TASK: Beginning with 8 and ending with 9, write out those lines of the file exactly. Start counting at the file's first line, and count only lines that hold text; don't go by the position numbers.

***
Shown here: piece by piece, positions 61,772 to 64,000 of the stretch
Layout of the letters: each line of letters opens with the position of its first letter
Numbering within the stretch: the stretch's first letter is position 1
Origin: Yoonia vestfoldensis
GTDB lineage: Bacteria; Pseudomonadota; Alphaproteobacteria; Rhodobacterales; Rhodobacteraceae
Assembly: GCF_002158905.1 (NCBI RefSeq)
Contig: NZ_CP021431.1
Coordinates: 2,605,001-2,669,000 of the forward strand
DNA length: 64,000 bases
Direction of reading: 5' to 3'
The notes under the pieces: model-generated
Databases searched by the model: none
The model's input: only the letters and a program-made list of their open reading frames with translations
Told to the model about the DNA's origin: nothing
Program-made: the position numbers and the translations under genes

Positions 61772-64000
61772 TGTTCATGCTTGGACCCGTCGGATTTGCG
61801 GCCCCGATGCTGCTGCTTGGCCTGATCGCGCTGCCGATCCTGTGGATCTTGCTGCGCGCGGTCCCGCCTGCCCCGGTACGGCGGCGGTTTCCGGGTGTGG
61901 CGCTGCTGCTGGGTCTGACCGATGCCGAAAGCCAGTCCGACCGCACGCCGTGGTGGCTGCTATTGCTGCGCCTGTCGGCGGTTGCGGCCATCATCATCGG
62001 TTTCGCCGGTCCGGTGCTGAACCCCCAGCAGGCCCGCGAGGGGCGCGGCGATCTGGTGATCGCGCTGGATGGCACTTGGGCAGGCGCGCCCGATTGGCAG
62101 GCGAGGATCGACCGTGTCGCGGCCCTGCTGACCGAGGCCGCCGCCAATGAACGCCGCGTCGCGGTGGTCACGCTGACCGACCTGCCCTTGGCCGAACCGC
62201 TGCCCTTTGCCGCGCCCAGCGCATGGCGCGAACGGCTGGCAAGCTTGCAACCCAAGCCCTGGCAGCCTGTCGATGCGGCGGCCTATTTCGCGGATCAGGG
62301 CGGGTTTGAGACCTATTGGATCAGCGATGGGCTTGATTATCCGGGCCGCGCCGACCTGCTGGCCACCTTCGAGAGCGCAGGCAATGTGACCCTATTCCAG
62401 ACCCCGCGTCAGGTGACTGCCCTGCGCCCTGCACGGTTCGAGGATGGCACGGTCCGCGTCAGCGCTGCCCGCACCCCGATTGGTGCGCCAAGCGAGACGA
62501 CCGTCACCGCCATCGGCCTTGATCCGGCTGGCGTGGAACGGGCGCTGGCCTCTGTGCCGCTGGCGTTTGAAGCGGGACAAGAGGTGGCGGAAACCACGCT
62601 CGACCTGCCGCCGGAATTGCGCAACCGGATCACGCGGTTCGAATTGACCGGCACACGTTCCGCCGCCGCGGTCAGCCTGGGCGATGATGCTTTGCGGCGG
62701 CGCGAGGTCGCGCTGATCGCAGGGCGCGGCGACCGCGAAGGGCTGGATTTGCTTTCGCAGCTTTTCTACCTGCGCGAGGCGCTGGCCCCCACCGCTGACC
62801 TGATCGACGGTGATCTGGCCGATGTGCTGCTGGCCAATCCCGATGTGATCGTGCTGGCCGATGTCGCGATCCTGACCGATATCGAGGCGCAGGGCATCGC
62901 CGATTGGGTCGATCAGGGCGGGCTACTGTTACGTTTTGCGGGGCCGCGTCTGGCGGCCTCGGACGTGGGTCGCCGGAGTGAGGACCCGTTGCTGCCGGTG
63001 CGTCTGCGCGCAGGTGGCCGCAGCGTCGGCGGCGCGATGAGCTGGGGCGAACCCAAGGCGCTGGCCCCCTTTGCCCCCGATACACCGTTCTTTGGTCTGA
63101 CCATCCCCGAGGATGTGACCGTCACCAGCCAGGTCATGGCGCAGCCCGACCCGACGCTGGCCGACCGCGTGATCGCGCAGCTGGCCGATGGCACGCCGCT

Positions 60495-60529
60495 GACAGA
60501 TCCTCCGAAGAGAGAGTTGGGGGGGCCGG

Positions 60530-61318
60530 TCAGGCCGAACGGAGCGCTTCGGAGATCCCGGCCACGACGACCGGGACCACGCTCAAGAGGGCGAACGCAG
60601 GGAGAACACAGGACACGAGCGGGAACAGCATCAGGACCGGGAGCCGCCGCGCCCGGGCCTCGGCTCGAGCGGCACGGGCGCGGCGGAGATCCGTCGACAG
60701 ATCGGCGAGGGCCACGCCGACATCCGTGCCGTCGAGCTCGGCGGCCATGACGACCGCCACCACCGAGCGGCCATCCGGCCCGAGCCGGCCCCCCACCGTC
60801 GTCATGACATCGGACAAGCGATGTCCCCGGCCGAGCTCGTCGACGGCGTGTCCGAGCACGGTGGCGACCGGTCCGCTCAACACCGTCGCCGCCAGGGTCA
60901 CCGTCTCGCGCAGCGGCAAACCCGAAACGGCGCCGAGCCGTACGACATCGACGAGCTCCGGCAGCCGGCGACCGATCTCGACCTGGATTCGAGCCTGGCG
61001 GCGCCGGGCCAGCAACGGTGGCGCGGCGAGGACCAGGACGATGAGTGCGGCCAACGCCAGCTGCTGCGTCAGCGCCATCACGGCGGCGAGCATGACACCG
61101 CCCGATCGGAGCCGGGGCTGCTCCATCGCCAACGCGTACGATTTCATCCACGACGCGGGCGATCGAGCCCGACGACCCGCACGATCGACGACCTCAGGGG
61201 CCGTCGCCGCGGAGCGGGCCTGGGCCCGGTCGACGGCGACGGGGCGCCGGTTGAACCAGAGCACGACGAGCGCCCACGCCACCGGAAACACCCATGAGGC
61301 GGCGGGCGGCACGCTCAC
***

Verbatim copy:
Coordinates: 2,605,001-2,669,000 of the forward strand
DNA length: 64,000 bases